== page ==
The aroma of the leaves after two rinses was wonderful: yes, pastry dough or biscuit, an earthiness and accents of vanilla, cocoa, maybe sweet almond, some kind of spice. Taste: my first impression was wow lovely creamy texture with a sweetness and also a burnt edge—in a dark roast kind of way, not unpleasant, like swirling ocean contained by a rocky cliff. As I continued to steep, the creaminess and biscuit aroma persisted as a main trait, the dark roast edge eventually rounded off into the eighth cup, maybe some caramel appeared early on, and graham cracker?? in second steep. Overall, very savory, lovely creamy, 5 grams went past 10 steeps, and got me tea drunk. This is my first tea from Verdant, I bought two samples, and Verdant sent me a free sample as well, thank you!

Update: A second session, that burnt dark roast edge again very present, and because this is loose tea, I can’t steep this fast enough. The first few steeps are flashes—as soon as I pour the water on I am scrambling to pour it off because it steeps so quickly. I think next session I will try steeping with a lower water temp, maybe 200 degrees and see if that takes of that very dark roast almost burnt edge. No tea drunkeness this time, but a nice warming buzz with no jitters.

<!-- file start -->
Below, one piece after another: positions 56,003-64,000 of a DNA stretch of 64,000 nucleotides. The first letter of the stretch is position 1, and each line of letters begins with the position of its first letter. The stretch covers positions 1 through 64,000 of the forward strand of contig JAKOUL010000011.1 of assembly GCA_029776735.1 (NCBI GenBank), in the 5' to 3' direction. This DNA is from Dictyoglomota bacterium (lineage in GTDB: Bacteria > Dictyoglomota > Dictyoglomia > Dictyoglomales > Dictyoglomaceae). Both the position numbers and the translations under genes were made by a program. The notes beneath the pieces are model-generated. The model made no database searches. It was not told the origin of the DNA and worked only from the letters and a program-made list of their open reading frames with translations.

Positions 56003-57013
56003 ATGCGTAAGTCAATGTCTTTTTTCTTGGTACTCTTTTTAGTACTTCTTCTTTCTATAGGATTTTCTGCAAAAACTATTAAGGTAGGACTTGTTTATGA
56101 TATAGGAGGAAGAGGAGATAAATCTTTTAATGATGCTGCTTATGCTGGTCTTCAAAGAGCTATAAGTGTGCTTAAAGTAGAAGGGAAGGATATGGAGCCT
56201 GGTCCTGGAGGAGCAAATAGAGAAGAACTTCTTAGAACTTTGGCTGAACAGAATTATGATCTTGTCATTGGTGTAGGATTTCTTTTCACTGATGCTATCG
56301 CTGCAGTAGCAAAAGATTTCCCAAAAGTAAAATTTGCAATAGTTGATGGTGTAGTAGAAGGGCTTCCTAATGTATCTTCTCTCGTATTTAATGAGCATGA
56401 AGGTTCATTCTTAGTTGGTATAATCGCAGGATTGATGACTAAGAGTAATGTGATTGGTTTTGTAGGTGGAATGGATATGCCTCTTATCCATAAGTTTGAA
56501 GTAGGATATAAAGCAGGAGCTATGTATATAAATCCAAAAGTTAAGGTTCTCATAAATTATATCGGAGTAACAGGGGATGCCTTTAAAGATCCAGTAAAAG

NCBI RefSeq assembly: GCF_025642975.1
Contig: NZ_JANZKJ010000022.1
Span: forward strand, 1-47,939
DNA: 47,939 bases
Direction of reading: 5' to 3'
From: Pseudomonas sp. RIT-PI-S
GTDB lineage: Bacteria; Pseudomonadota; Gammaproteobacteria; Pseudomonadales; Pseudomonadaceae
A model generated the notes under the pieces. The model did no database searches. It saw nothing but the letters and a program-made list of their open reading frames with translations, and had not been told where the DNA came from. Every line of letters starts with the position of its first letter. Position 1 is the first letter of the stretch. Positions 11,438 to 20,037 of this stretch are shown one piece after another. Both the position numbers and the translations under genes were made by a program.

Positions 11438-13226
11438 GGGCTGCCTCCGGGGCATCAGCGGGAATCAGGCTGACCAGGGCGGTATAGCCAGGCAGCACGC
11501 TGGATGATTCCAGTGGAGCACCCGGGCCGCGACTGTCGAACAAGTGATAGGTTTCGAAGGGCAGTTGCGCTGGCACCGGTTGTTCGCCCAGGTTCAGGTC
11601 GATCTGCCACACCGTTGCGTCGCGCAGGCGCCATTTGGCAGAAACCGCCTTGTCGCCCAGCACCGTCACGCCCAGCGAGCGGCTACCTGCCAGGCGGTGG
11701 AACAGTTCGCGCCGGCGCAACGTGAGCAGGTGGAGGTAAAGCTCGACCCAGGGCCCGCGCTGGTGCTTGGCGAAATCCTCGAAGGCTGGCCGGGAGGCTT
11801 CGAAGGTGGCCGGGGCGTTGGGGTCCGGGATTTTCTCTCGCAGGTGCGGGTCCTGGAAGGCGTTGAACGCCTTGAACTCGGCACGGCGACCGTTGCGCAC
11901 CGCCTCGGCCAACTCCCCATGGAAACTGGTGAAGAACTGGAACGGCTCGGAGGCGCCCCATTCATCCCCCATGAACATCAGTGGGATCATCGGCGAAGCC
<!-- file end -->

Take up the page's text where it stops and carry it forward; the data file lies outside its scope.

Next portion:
By the way, Verdant’s Qianjiazhai shu “nuggets” (in another review of mine) does not have that harsh edge even at the start, and I suspect that is due to the nuggets having less surface area and taking several steeps to really open up. Love that tea.

Flavors: Cocoa, Creamy, Graham Cracker, Pastries, Roasted Barley, Vanilla

Preparation
5 g 3 OZ / 75 ML

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89
239 tasting notes

At first I thought that the language was a little flowery for this shou’s writeup, but the more steeps I get through, the more I notice that it does taste a bit like pastry and barley.

It starts out dark and woody, with hints of chocolate. As it steeps out, it has a nice, savory breadiness to it. It’s very cozy and warming.

I never did get the vanilla and other things they described in their writeup, but regardless, this tea was a nice way to start the morning.

Preparation
Boiling 0 min, 15 sec
Daylon R Thomas

Verdant’s write ups are weird anyway lol

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368 tasting notes

I cannot argue with the write-up, this is a sweet shu. It is also, at least in the early steepings, very subtle and soft. It is early morning and so my mouth may not be 100% awake yet, but I don’t think that’s out and out blunting anything that is going on here.

The steeps are rich and dark, the mouth feel is thick and actually a bit drying/astringent which is very unusual for a sweet shu (in my experience).

Some very interesting herbal and spice notes are coming out in the fourth steep.

Preparation
200 °F / 93 °C 0 min, 15 sec 15 g 11 OZ / 330 ML